'Heroes' Seems Forced, Cliched & Tired
Turns out that Angela Petrelli really is Sylar's mother, and she's nursing him back to health in order to help collect all the villains he allowed to escape. Like all the clichéd moms of villains before her, she feels her son in misunderstood and just needs guidance in order to become the best little guy he possibly can be. She regrets giving him up for adoption and now wants to make things up to him. She decides to partner him up with HRG and send him into the field.
Speaking of the Bennet family, Claire starts bonding with her biological mother and causing typical adopted mom/bio-mom strife. Add to this a revenge complex and a need to break away on her own and she's bound to get into all kinds of trouble. Claire was feeling very surly and rebelling against her adopted mom by saying she wasn't going to school - she was going to fight villains instead. Her adopted mom, Sandra Bennet, lays down the law and makes her go to school. Her bio-mom, Meredith Gordon, tells her they're going to play hookie.
In a nice twist on the norm, Meredith locks Claire into a shipping container and turns up the heat inside, sucking all the air out of the container using her fire ability. Then she turns up the heat again by drilling Claire with questions until she gets to what she wants. Claire admits that she doesn't want to help catch bad guys just to be a hero. She wants to find Sylar and make him hurt. It was a great way to handle what would be the equivalent of a hero being raped by a villain and the aftermath that such pain causes. We're beginning to see how and why Claire becomes a supposed villain, dressed in black and wielding a gun in the future. Claire decides to lie to both her mothers and runs away with a mysterious box from Primatech.
Sylar & HRG Partner Up
Now the strange part is the apparent softening of Sylar and the encouragement of his behavior. Angela is confirmed as his real mother, and she regrets giving him up for adoption years ago. She puts him into the field with HRG and says killing people isn't his fault - it's just his nature. He can't resist his urge. Convenient excuse. It's now Noah Bennet's job to guide Sylar and make him into a useful agent.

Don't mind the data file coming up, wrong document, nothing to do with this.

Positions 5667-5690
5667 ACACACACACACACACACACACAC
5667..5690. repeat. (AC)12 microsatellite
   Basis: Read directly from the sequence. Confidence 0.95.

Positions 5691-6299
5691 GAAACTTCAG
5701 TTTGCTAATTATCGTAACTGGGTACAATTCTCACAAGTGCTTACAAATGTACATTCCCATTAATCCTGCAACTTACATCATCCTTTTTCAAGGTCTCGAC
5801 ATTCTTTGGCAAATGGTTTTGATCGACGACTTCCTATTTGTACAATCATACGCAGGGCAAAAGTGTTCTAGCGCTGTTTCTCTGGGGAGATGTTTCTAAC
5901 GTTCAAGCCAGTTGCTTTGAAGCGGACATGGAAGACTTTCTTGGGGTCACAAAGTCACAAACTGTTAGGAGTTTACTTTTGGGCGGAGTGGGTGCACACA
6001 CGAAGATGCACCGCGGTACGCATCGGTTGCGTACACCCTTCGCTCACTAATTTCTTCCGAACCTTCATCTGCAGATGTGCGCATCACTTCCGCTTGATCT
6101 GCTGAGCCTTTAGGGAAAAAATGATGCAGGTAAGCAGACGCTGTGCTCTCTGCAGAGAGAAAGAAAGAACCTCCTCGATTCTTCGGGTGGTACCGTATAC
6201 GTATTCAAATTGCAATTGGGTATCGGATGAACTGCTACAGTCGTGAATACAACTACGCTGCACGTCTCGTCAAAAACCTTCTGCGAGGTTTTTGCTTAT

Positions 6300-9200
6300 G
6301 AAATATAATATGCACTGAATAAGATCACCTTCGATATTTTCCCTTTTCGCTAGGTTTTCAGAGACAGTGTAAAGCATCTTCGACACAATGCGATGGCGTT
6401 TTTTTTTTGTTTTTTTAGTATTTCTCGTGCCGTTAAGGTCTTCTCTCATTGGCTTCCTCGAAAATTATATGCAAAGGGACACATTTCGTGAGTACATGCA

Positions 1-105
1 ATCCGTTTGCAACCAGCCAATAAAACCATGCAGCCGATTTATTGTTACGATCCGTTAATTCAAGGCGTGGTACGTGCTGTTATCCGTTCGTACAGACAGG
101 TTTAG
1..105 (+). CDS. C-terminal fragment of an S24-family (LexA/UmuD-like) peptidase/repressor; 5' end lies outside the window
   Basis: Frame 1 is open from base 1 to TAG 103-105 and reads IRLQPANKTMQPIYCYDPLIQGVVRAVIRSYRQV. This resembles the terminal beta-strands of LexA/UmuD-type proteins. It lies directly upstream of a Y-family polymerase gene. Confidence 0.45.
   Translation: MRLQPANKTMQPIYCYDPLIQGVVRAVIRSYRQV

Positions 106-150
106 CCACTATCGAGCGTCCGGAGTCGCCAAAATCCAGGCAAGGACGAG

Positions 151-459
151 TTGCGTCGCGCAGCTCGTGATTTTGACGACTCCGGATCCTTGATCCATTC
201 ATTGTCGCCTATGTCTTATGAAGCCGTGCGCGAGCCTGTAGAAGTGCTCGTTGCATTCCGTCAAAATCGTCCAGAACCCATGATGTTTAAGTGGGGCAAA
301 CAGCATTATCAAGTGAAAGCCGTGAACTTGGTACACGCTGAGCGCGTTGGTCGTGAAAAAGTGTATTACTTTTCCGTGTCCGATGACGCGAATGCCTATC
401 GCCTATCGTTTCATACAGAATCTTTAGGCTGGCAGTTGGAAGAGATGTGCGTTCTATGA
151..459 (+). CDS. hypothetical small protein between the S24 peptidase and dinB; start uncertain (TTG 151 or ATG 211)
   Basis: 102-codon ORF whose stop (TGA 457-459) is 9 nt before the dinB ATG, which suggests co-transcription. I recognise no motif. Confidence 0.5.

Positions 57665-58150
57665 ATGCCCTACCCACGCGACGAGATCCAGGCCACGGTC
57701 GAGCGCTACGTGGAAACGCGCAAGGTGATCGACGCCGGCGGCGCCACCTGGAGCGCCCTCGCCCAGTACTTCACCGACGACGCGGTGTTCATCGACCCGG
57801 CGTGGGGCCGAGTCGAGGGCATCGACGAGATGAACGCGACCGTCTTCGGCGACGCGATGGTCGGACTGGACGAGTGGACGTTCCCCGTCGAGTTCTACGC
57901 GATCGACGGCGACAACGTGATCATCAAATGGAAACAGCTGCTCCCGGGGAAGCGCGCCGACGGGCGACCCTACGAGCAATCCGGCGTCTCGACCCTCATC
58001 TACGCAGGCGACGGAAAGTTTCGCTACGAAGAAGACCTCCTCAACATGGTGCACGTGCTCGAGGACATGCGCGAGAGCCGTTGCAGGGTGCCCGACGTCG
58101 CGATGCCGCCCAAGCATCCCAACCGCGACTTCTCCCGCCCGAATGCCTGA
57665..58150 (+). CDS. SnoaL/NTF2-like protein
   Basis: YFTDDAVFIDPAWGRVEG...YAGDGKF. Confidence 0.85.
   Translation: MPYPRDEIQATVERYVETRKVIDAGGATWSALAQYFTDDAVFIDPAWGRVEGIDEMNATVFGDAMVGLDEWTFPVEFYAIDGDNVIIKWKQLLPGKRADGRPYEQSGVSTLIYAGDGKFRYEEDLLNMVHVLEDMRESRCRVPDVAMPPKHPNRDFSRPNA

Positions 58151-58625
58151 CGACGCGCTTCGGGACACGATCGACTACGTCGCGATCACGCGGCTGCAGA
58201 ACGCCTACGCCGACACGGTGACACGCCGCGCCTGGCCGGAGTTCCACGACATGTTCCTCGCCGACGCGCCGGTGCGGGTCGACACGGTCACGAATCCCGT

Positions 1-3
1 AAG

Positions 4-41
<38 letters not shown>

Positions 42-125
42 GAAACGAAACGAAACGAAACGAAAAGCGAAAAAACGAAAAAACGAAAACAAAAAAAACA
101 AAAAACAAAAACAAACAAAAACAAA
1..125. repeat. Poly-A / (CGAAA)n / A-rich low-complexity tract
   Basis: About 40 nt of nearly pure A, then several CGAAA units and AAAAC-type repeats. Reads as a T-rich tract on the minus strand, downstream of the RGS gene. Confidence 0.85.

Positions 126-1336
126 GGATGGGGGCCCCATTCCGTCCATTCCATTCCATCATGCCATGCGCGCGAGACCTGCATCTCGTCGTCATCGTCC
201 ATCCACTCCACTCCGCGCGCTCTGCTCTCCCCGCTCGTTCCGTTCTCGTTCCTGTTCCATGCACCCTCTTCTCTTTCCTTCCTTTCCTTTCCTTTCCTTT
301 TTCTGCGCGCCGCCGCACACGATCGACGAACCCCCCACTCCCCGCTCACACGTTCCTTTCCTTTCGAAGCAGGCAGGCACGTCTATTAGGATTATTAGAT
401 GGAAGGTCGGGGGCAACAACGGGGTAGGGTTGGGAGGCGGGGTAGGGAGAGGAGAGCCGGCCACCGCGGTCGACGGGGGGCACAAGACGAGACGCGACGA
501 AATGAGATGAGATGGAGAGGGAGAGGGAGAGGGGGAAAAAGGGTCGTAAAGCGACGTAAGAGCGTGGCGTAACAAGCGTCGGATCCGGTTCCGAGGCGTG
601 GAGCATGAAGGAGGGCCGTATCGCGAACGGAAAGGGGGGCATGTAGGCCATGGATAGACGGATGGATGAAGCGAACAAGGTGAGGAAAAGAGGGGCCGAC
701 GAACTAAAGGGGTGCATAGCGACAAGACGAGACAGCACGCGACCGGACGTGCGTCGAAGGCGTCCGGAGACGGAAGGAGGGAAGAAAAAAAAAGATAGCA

Their first assignment is a bank job in which the villains who escaped from Level 5 are robbing and terrorizing customers and employees. HRG and Sylar exchange clichéd dialog with each other - the kind of dialog found in 80's "Dirty Harry" films, which is very disappointing. Of course Sylar proves to be resourceful and helpful. He uses a Boston accent to convince the police that he and HRG are FBI, apparently all FBI agents are from Boston.
Meanwhile, inside the bank, Peter (who is trapped in a villains body) figures out how to use the guy's power. He opens his mouth and lets out a sonic yell that knocks another villain off his feet. The plan had always been to rob a bank in order to get the attention of HRG and kill him. Their plan goes awry. One villain turns on another, and then Peter knocks one of them down and is about to do it again when he's stopped mid-yell by future Peter. Future Peter pushes present Peter out of the villain's body and pops him somewhere else. We don't get to see where until next week. This leavs HRG at the mercy of a very ticked off villain. He's about to be killed when Sylar shows up and saves him. They exchange more cheesy dialog, and then Sylar cuts the top off a bad guy's head. On a positive note, they take one villain into custody. Apparently Sylar can control himself when he doesn't want a person's power. And even though Sylar saved the day he still has to put on some sad scrubs and go to sleep in one of the lock-down cells on Level 5.